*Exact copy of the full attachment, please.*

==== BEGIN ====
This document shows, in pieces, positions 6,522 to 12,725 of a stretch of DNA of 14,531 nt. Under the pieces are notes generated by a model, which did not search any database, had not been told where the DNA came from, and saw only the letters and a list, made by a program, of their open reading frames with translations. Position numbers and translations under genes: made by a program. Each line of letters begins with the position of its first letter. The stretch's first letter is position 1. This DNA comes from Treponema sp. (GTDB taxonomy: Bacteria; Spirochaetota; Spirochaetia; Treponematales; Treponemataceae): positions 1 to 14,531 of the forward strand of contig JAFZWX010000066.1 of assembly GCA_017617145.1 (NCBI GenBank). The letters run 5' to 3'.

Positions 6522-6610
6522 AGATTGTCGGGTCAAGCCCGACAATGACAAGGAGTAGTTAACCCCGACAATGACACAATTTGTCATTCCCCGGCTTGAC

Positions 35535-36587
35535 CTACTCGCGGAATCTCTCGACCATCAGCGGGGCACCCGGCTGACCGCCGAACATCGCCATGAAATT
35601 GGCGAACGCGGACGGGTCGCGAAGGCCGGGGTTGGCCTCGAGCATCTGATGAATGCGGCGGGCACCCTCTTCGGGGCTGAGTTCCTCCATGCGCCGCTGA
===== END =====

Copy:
This document shows, in pieces, positions 6,522 to 12,725 of a stretch of DNA of 14,531 nt. Under the pieces are notes generated by a model, which did not search any database, had not been told where the DNA came from, and saw only the letters and a list, made by a program, of their open reading frames with translations. Position numbers and translations under genes: made by a program. Each line of letters begins with the position of its first letter. The stretch's first letter is position 1. This DNA comes from Treponema sp. (GTDB taxonomy: Bacteria; Spirochaetota; Spirochaetia; Treponematales; Treponemataceae): positions 1 to 14,531 of the forward strand of contig JAFZWX010000066.1 of assembly GCA_017617145.1 (NCBI GenBank). The letters run 5' to 3'.

Positions 6522-6610
6522 AGATTGTCGGGTCAAGCCCGACAATGACAAGGAGTAGTTAACCCCGACAATGACACAATTTGTCATTCCCCGGCTTGAC

Positions 35535-36587
35535 CTACTCGCGGAATCTCTCGACCATCAGCGGGGCACCCGGCTGACCGCCGAACATCGCCATGAAATT
35601 GGCGAACGCGGACGGGTCGCGAAGGCCGGGGTTGGCCTCGAGCATCTGATGAATGCGGCGGGCACCCTCTTCGGGGCTGAGTTCCTCCATGCGCCGCTGA